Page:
Latin name: Verticillium dahliae and V. albo-atrum
Reason for Concern:
1) Caused by a soil-borne fungus, it reduces yields by wilting, stunting, and eventually killing the fruiting cane or the entire plant.
2) Usually a cool-weather disease and most severe in poorly drained soils following cold, wet springs.
Canes wilt and leaves turn yellow, then brown, and then die. Symptoms may be on only one side of the cane. If the canes are cut open, water-conducting vessels are usually reddish. Infected canes may die in one to three years. From the cane base upward, canes and leaves wilt; leaves yellow, then brown, and the cane defoliates except for a few top leaves. Symptoms may be on only one side of the cane. If canes are cut open, water-conducting vessels are usually red. Infected canes die in 1 to 3 years, and take on a bluish cast in raspberries. If canes survive winter, they may set fruit, but often collapse as fruit ripens or die before fruit matures. Symptoms on new canes frequently coincide with hot, dry mid-summer water stress. Lower leaves may be dull green as compared to bright green healthy leaves.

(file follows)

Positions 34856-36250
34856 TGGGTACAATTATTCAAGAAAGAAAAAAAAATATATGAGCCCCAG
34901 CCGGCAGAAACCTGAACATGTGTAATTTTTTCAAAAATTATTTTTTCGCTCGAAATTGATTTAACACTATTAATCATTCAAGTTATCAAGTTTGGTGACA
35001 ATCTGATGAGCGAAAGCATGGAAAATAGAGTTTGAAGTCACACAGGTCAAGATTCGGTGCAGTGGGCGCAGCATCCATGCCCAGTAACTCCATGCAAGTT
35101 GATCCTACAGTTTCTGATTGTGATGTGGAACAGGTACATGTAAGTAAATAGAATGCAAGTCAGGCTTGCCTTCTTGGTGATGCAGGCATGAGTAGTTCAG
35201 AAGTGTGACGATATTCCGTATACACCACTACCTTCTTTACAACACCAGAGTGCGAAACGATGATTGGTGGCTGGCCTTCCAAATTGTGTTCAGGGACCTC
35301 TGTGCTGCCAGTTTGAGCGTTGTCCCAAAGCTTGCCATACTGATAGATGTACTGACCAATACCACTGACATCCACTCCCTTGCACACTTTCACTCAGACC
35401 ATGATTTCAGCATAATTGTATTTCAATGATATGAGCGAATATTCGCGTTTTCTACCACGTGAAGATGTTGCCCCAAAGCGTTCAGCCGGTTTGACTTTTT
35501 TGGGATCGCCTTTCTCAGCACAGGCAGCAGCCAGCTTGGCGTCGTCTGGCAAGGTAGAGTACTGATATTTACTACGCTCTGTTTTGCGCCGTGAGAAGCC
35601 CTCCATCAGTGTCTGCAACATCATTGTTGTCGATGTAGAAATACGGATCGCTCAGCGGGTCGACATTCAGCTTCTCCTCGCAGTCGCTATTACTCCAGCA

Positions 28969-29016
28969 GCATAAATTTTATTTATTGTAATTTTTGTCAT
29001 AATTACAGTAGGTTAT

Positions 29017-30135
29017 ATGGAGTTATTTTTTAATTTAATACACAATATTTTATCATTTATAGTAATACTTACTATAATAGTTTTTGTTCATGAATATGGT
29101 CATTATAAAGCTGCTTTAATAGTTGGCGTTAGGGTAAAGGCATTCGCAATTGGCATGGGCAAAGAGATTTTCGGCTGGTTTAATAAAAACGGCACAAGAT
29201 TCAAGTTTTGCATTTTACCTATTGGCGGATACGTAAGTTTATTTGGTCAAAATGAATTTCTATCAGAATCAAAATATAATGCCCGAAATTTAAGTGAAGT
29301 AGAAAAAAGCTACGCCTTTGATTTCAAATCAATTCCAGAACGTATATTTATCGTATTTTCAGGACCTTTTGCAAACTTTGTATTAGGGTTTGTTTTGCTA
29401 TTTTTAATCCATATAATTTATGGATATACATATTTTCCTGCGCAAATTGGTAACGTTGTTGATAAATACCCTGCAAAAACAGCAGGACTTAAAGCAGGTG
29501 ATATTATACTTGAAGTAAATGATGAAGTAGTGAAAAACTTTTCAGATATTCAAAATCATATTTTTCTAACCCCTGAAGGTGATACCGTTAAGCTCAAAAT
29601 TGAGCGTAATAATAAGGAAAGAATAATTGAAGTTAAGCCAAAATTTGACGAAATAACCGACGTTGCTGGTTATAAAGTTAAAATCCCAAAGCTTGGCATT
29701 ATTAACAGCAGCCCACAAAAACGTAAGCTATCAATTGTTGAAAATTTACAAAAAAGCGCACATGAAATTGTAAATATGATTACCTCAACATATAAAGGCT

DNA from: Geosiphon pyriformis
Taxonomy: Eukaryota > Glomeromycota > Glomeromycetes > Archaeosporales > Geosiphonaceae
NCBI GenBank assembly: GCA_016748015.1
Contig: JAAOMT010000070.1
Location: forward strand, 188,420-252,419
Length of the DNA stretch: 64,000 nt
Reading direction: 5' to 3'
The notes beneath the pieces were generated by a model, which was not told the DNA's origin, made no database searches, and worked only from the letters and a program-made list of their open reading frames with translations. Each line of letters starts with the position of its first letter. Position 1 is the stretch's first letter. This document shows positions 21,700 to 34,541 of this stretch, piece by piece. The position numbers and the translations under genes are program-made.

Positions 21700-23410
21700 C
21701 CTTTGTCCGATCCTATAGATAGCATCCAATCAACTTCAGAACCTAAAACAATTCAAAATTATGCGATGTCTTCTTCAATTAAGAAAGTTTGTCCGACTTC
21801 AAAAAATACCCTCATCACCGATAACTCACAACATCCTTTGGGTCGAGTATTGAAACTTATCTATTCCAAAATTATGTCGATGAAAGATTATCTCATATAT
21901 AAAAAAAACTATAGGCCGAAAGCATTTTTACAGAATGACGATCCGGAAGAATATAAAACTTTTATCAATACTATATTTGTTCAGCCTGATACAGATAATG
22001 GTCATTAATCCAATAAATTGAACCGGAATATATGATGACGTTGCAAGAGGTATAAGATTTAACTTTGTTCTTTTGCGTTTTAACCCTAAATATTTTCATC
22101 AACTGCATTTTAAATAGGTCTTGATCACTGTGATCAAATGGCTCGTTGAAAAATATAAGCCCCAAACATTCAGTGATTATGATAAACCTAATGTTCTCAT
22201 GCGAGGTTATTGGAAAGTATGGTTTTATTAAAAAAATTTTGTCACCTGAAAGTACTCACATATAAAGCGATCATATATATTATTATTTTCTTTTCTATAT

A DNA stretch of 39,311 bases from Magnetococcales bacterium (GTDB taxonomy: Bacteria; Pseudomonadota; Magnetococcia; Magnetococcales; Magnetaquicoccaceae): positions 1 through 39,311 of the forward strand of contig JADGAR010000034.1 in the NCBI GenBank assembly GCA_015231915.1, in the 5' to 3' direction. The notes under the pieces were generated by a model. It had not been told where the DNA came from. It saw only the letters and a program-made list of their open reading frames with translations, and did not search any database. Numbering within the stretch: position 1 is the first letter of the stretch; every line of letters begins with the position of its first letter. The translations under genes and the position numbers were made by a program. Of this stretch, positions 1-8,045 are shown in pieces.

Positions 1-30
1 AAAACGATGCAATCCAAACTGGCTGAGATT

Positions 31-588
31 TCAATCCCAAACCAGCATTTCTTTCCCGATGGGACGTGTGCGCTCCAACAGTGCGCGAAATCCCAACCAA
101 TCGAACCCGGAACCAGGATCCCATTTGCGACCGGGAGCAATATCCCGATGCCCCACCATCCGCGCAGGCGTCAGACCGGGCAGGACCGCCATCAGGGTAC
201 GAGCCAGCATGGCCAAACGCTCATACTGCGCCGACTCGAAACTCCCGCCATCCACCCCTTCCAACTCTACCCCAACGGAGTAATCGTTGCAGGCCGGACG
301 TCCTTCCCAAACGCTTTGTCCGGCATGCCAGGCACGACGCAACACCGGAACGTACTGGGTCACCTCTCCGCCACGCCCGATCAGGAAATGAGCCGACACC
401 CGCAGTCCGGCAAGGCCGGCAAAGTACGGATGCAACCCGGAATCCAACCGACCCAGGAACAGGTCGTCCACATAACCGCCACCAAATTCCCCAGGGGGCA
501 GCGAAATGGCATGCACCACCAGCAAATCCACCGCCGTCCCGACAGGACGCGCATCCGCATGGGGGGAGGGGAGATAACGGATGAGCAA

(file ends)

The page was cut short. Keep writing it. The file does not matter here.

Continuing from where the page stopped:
Caused by a soil-borne, it is most severe in cool weather and poorly drained soils following cold, wet springs. The fungus can survive many years overwintering dormant in soil and plant debris. In prime conditions, spores germinate and penetrate roots; breaks or root wounds aid invasion. The fungus grows into water-conducting root tissue, constricts circulation, and kills the plant. The tissue decomposes and returns to soil, completing the disease cycle. Root-lesion nematode can increase disease incidence and severity.